But on Friday morning, in the wake of mockery for his performance, Trump received some surprising news: a Biden ratings lead in the preliminary numbers. Even then, it was expected that Trump would ultimately prevail, owing to the fact that NBC blanketed its cable networks with the president. Alas, that wasn’t the case—although Trump could still potentially claim victory, as the Nielsen numbers only account for television viewership and not online and streaming numbers. (As one reporter noted, however, Biden’s town hall did comfortably beat Trump’s event in viewership on YouTube.)
It’s not looking good for Trump, and he is clearly freaking out about it. In a rally in Macon, GA last night he said he might have to leave the country if he loses.
From the article:
At one point, Mr. Trump threatened to leave the country should he lose the election.
“Could you imagine if I lose?” he said. “I’m not going to feel so good. Maybe I’ll have to leave the country, I don’t know.”
Trailing in the polls and at a significant cash deficit compared to Mr. Biden, Mr. Trump attempted to argue that he was opting against raising more money as he enters the final stretch of the election.
“I could raise more money,” he said. “I would be the world’s greatest fund-raiser, but I just don’t want to do it.”
Mr. Trump’s campaign announced this week that he had raised over $247 million last month, far short of the record $383 million raised by Mr. Biden’s campaign and affiliated Democratic committees.
The president also delivered a discursive monologue about what he cast as a choice to not be more presidential, an allusion to the chaotic style that has turned off suburban women, a group that helped boost Mr. Trump to victory four years ago.
“I used to go and I’d imitate a president who’s playing presidential — it’s so easy compared to what we do,” he said. “I said, ‘I can be more presidential than any president in our history with the possible exception of Abraham Lincoln when he wore the hat, that’s tough to beat.’”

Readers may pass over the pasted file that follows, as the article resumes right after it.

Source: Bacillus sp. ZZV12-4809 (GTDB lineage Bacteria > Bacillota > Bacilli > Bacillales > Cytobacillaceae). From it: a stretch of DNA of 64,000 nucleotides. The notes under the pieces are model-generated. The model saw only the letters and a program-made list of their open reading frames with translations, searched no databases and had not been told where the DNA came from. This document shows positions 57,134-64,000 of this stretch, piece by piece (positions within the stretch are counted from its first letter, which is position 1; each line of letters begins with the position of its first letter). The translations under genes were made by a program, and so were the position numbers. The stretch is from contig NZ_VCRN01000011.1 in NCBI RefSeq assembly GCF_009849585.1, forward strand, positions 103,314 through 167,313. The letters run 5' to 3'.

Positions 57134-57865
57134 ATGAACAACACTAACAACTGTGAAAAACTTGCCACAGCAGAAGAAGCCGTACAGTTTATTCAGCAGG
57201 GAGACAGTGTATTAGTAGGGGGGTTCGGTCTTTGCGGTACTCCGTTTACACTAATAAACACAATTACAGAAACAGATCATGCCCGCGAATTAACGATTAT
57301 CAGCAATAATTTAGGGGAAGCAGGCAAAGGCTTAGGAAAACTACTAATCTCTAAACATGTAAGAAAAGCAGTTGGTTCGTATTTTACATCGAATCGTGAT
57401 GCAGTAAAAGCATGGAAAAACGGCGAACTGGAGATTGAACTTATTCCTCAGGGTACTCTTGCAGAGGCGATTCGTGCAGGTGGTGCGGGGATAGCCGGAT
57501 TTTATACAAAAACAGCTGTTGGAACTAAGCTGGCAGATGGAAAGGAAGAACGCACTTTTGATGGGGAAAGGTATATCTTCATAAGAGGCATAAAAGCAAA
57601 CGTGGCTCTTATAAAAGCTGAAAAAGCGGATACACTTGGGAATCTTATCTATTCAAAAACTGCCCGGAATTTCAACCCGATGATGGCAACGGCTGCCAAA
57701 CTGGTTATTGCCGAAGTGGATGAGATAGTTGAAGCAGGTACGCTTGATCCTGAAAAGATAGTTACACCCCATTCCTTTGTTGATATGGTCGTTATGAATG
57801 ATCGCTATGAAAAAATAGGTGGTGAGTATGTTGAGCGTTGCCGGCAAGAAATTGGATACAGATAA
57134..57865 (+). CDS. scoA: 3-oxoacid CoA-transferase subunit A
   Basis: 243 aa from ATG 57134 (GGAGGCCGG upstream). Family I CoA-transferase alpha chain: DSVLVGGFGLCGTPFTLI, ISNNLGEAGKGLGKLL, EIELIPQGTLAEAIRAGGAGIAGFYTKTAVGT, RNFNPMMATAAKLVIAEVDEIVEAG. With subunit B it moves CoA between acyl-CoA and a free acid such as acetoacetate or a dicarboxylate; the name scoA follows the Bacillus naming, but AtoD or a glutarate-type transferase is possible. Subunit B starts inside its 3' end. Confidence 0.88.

Mr. Trump acknowledged his losses in the suburbs, seeming to link his slide to his divisive style. Mr. Biden leads by 23 points among suburban women in battleground states, according to recent polling by The New York Times and Siena College. Among suburban men, the race is tied.
“Suburban women,” he said. “I heard they like my policy but they don’t like my personality. I said they don’t care about my personality, they want to be safe.”
I don’t think it’s just his personality that turns off women voters. It’s his actions and non-actions.
Trump might actually try to leave the country if he loses, because he will face multiple criminal prosecutions. But that won’t save him from the millions he owes to someone, likely Deutsche Bank. The New York Times has a new article up based on Trump’s tax data: $421 Million in Debt: Trump Calls It ‘a Peanut,’ but Challenges Lie Ahead.
President Trump painted a rosy picture of his financial condition during a televised town hall on Thursday night, calling his hundreds of millions of dollars in debt coming due “a peanut” and saying he had borrowed it as a favor to lenders eager to take advantage of his financial strength.
In fact, the loans, and the unusual requirement he had to accept to receive them, illustrate the financial challenges he faces and the longstanding reluctance of banks to deal with him.
Mr. Trump had to personally guarantee $421 million in debt, a rare step that lenders only require of businesses that may not be able to repay. The commitment puts his assets on the line and could place his lenders, should he be re-elected, in the position of deciding whether to foreclose on a sitting president.
The personal guarantee also speaks to why, despite Mr. Trump’s assertion that banks are eager to lend him money, nearly all the money he borrowed in the last decade came from only two institutions.
“When a bank asks for a personal guarantee, it is because the bank isn’t satisfied with the creditworthiness of the borrower,” said Richard Scott Carnell, who served as assistant secretary for financial institutions at the Treasury Department under President Bill Clinton and now teaches law at Fordham University. “If the captain gives a personal guarantee for the ship, he will be less likely to sink it.”